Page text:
Getting a refund on software may be harder than you think. Indeed, it pays to check licensing agreements before you buy, or you could end up with expensive software you can't use.
This article appears in the November 06 issue of PC Advisor, on sale now in all good newsagents.
Here's a hypothetical scenario: your postman has just delivered a package containing your latest online purchase, a copy of Microsoft Office.
Suddenly, up pops a message asking you to read and agree to the Microsoft Eula (end-user licence agreement) before the installation can proceed. On a whim, you decide to read every word – there's got to be a first time for everything – and off you go. Delving deep into the small print, you come across something you don’t like the look of – let's say it's the clause reading: "You may not copy or post any templates available through internet-based services on any network computer or broadcast it in any media."
Now that's a problem. You were planning to upload some of the Excel templates to your website. You decide you can't agree to this condition, so you check 'I do not agree'. The installer promptly stops and there you are with over £400 of software you can't use.
No worries, you'll simply return it to the retailer for a refund. After all, consumer law says you can return goods purchased online within seven days of delivery for a full refund. You don't even have to give a reason. You contact the supplier by email, only to be told that you can't send anything back – they don't do refunds on opened software packs.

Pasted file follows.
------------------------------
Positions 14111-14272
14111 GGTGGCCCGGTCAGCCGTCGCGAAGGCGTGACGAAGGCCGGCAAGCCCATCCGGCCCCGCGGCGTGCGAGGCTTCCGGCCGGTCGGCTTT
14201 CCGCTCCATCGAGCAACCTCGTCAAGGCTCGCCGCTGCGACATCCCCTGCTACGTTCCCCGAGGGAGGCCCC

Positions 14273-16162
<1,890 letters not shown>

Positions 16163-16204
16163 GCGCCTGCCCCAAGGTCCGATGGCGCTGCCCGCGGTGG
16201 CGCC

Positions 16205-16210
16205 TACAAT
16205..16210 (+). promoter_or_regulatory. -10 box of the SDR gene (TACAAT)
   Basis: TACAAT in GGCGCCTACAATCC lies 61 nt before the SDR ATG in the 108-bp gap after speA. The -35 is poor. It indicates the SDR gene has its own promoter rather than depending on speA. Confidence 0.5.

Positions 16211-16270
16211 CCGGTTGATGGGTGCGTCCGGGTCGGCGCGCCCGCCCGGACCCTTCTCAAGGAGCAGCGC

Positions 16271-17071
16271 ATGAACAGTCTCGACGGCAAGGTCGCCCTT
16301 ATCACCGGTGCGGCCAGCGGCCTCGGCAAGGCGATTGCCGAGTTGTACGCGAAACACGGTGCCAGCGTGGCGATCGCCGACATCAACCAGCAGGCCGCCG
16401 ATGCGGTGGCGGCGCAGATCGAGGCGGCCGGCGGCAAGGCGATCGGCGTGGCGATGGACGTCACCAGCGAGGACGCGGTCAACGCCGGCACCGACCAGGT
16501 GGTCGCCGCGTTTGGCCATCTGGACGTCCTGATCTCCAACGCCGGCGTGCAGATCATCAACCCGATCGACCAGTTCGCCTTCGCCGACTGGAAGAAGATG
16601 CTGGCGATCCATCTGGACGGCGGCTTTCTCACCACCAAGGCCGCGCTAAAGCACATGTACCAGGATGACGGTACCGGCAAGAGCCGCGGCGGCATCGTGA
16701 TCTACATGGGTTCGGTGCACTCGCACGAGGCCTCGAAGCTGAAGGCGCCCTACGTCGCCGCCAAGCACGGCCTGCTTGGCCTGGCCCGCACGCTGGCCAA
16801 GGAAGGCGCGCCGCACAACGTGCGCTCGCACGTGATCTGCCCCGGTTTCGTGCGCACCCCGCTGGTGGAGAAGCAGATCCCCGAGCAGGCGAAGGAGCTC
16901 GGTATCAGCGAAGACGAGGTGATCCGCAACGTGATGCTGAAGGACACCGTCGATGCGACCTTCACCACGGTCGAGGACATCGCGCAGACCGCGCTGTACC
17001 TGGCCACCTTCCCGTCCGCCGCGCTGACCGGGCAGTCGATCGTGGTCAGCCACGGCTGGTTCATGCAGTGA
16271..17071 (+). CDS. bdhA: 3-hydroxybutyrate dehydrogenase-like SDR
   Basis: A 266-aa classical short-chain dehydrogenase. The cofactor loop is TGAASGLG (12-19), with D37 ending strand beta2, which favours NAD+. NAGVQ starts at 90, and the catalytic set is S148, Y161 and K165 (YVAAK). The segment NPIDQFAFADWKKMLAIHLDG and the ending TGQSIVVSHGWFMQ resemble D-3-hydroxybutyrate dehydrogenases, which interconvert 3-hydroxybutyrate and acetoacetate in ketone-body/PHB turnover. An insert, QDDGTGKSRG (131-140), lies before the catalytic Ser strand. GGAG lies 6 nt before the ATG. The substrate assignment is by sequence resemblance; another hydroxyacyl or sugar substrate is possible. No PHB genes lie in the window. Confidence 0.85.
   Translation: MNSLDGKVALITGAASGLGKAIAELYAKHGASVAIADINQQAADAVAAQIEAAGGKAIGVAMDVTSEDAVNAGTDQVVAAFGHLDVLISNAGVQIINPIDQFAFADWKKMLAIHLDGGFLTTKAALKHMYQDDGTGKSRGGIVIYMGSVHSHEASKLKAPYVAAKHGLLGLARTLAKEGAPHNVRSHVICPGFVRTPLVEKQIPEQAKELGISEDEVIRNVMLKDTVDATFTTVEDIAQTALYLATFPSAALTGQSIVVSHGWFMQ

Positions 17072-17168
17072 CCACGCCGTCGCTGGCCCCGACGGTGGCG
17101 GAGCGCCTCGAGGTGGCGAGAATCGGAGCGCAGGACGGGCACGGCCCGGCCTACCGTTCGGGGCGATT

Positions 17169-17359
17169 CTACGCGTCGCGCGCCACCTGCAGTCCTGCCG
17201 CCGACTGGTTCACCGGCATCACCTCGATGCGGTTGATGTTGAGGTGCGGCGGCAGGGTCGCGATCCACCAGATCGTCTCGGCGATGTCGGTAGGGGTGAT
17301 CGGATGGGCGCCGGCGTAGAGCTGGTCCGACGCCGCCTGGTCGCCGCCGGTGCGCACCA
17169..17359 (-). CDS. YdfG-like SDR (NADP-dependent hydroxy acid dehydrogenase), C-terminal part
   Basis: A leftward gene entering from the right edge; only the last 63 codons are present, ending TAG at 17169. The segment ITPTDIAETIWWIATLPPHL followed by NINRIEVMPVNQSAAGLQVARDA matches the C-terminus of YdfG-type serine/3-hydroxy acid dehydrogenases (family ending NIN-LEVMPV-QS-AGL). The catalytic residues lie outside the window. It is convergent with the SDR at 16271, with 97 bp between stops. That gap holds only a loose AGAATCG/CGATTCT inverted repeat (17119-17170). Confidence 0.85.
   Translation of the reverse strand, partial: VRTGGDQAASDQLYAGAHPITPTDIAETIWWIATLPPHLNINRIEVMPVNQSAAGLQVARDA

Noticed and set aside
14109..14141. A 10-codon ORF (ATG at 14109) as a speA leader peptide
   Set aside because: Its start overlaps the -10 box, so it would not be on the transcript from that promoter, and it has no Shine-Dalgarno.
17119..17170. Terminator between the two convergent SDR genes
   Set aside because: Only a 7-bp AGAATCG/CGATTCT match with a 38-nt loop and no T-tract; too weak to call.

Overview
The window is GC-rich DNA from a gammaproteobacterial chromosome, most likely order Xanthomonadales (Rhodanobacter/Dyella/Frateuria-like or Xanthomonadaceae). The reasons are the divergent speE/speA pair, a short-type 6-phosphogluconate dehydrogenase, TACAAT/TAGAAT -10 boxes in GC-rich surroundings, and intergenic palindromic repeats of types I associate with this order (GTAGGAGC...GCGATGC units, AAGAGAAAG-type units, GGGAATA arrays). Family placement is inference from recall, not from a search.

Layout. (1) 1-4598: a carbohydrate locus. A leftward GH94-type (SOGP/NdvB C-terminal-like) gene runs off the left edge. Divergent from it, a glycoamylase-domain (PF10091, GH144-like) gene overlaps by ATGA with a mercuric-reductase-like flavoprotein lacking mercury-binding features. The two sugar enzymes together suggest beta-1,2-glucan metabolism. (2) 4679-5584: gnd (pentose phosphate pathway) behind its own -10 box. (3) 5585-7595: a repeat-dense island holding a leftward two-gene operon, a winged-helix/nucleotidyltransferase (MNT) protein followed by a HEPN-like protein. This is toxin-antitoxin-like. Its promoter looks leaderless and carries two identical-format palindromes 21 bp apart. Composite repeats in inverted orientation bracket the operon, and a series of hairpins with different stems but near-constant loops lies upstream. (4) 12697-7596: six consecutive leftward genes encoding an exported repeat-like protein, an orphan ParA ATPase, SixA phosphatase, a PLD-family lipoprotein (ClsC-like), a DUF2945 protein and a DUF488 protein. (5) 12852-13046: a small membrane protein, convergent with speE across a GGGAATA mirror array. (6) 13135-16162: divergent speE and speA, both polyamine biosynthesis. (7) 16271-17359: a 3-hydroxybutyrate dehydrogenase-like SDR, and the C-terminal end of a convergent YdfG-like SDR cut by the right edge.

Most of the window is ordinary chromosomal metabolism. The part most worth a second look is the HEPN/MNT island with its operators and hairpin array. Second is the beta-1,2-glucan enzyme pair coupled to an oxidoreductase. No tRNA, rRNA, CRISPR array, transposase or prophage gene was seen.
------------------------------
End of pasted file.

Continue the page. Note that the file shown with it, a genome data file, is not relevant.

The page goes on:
I put this scenario to Microsoft's UK press office, which escalated the problem to the US. But Microsoft HQ still felt unable to comment. Now I have a feeling I've asked a question nobody wants to answer. It's true that Microsoft doesn't have a contract with the end-user – not one that can be covered by UK consumer law, anyway – and so the retailer is responsible for product returns. And it's true that the Eulas are on the web, so people can read them before making a purchase. But that's not the point. You're buying a hard copy of a product.
I spoke to a senior IT lawyer – one who specialises in this sort of thing – and he said: "Normally the question of the shrink terms is the other way round. Microsoft, or whoever, trying to find reasons that there is an effective contract between the software company and the customer, so the software company can impose its terms, be they limitations, exclusions of liability, licence scope and so forth. Here we have it the other way. 'Cake and eat it' springs to mind.”
My answer to this is simple. I've suggested to Microsoft that it prints the essential points from the Eula on the back of the software box with a clear warning that "Your use of this software is governed by the terms and conditions mentioned above. If you are not prepared to be bound by all of these, please do not buy the software."
Will the company take my advice? Time will tell. But in the meantime, don't make the mistake of thinking you'll automatically get a refund for the software you bought in good faith. And read through Eulas on the web before you buy expensive software – it could save you a fortune.